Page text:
learning to face the inevitable

My brother Kevin called a couple of days ago. He brings flowers every week to our mother and shared her news with me. While the bloom's brighten her room they no longer can check a real, continuing decline in her overall condition.

My brother Kevin called a couple of days ago. He brings flowers every week to our mother and shared her news with me. While the bloom’s brighten her room they no longer can check a real, continuing decline in her overall condition.

This news did not come as a complete surprise. She lives in a caring community, the Jeanne Jugan Center run by the Little Sisters of the Poor in Kansas City.

This Roman Catholic order of sisters founded in France in the 1840s now runs homes for the elderly in 31 countries. At their home in Kansas City they have three levels of supported living.

When my mother, Catherine, first came to live there a decade and a half ago she had a small apartment with a kitchenette.

Over two years ago, increasing physical issues demanding more nursing intervention this called for a move to the a wing providing more supervision. Just two months ago after a series of falls the staff determined that a move to their infirmary wing providing around the clock nursing care was warranted.

With each move she with family help has had to increasingly pare down her remaining personal possessions. Each change has meant a progressive loss of autonomy as well as the culling of the physical reminders of her past. Her world has retreated into one small room with occasional forays out to the chapel or community dining room when her energy permits.

At 90 years of age after a full, demanding life bearing eight children, raising an active family largely on her own as was the case for most North American women in the 1950s, having a late career and spending most of her free time with an invalided husband for the last eight years of his life she has every right to be exhausted. While she publicly set the goal of reaching a 100 years of life at her birthday celebration last October, recently her thoughts have markedly turned towards the coming end of her life.

She told my sister Mary a few weeks back that she would like to have a celebration of her life. When asked whom she would like to invite to it, my mother had many long deceased friends and relatives on her guest list.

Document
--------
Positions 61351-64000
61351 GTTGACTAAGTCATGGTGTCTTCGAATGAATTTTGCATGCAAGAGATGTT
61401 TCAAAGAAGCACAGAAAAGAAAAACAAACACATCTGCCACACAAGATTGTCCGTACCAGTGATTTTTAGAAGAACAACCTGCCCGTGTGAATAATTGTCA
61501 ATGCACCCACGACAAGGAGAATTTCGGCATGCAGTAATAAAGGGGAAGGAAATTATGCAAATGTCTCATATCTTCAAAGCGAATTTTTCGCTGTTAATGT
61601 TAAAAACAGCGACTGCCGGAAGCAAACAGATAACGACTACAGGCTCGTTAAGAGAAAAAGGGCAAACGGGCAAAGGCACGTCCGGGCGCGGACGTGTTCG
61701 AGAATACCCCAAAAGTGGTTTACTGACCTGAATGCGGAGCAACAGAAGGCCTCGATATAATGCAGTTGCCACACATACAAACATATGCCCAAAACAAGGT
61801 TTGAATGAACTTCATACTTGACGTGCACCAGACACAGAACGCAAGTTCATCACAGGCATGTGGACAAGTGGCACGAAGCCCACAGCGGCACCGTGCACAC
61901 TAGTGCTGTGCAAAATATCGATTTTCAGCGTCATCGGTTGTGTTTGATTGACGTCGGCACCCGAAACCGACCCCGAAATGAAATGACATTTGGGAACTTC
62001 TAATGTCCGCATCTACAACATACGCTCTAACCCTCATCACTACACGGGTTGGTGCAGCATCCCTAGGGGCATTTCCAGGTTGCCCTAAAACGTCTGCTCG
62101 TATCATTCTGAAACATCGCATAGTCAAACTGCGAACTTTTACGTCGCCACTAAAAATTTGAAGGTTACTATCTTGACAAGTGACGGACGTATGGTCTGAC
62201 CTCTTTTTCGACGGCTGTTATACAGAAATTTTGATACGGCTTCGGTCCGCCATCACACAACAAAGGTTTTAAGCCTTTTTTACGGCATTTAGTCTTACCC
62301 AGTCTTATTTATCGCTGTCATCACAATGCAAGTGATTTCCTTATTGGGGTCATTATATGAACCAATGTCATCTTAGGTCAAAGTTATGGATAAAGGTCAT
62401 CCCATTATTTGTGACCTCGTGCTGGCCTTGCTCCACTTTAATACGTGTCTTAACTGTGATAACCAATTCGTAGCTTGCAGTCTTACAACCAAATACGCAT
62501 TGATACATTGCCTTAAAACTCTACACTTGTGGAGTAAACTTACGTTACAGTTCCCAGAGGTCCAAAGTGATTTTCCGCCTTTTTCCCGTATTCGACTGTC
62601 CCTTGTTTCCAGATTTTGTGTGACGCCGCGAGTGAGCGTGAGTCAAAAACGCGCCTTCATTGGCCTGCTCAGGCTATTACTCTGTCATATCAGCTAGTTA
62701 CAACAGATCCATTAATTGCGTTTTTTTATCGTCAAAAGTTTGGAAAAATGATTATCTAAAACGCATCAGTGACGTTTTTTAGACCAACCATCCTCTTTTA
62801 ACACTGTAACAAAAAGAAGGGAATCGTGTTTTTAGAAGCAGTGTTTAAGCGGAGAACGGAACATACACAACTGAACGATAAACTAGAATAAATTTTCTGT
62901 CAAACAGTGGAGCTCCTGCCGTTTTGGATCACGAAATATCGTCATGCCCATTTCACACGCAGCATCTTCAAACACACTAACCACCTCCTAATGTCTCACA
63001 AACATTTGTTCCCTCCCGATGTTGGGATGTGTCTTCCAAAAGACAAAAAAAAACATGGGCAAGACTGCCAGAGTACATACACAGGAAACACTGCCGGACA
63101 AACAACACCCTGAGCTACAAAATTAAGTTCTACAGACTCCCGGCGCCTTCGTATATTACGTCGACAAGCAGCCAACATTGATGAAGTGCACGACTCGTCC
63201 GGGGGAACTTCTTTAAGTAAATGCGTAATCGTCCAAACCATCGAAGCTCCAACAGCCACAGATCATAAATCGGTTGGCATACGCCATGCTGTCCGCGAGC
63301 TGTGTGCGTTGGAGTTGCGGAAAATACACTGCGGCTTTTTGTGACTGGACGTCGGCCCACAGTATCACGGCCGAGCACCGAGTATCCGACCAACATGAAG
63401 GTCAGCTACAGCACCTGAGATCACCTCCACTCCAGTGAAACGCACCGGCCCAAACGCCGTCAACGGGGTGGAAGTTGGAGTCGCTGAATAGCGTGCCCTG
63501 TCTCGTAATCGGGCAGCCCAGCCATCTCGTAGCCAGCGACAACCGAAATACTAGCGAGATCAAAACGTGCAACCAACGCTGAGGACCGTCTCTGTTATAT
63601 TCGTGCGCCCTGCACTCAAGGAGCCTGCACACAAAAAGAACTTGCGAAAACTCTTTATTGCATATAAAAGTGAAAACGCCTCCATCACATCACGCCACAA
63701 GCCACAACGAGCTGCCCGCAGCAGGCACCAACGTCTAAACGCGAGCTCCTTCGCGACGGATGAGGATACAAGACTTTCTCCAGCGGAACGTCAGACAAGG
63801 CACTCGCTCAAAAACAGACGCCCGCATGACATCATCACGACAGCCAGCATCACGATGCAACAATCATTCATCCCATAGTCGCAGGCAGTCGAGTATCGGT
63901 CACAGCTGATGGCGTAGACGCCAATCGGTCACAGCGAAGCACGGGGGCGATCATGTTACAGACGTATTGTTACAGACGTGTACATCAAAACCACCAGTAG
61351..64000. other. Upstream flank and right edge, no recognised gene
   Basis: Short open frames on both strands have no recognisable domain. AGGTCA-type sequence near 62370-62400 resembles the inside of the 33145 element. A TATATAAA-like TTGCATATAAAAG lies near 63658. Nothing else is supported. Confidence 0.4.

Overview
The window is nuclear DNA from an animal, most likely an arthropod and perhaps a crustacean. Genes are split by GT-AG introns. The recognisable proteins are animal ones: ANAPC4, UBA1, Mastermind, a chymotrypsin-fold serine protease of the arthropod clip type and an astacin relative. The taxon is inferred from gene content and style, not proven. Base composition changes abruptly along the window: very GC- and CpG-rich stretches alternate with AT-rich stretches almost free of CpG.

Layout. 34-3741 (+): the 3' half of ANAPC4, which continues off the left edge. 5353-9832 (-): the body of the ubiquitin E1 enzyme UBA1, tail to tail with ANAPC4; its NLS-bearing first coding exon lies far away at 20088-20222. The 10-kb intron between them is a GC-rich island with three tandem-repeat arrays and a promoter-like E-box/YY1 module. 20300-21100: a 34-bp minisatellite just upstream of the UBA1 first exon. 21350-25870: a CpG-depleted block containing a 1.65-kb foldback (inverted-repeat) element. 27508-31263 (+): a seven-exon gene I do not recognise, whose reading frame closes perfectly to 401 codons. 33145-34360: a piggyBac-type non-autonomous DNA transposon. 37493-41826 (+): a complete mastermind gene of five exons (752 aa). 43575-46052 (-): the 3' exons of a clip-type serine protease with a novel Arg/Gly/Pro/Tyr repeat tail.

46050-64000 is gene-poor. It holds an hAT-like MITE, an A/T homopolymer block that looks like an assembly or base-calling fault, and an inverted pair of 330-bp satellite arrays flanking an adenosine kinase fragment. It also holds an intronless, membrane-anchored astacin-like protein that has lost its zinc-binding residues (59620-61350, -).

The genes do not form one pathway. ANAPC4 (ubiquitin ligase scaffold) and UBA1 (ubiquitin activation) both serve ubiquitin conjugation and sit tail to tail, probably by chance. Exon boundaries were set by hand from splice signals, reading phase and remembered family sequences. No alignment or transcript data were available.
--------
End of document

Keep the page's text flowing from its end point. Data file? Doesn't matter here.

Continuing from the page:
While there is no pressure for me to head home immediately, my siblings will let me know when it is time, I recognize the real possibility of an imminent call. Hopefully my mother will rally and continue to revel in the exploits and gambols of her expanding clan. Her first great-great grandchild is expected in the fall. But the family knows and is preparing for the inevitable.

How are we preparing as a society for the inevitable before us? As we move towards a very different world which must come to recognize the real limits of the life-supporting capacity of the Earth, what kind of changes are we readying ourselves and our communities for? Can we consciously begin to pare down our material wants to only meet genuine needs?

We need to think right now about a whole range of questions from how we recreate, how we move ourselves around to how we more equitably share the earth’s finite bounty. As Peter Brown and Geoffrey Garver very basically state in their book Right Relationship: Building a Whole Earth Economy, “People need to think about pursuing joyful, grateful, and fulfilling lives in right relationship with life’s commonwealth.”

If we can do this, we will be well on our way to being prepared for the inevitable.

The Yukon Anti-Poverty Coalition is hosting the next Whitehorse Connects at the Old Fire Hall from 10 a.m. to 3 p.m. on Tuesday, May 25th . For information or to volunteer call either Debbie at 456-2426 or Kim at 335-1428.

Michael Dougherty is co-chair of the social justice committee of Sacred Heart Cathedral of Whitehorse. Contact pazypan@yukon.net.

Namaste notes

Saturday, May 22 – International Day for Biodiversity 2010 theme is “Biodiversity, Development and Poverty Alleviation; Recognizing the Role of Biodiversity for Human Well-being.”

Sunday, May 23 – Pentecost Sunday marks the day when Christians believe that the God the Holy Spirit came to the first disciples in the form of tongues of fire and rushing wind. A suggested reading is John 20:19-23.

Sunday, May 23 – Declaration of the Bab in 1844 celebrates for Baha’i the announcing by Ali Muhammed that he is the anticipated “Coming One” of all religions.

Monday, May 24 – Victoria Day across Canada or the Journee nationale des patriotes in Quebec.

Thursday, May 27 – Visakha Puja celebrates for Buddhists of all traditions the birth, enlightenment and passing away or Parinirvana of Gautama Buddha.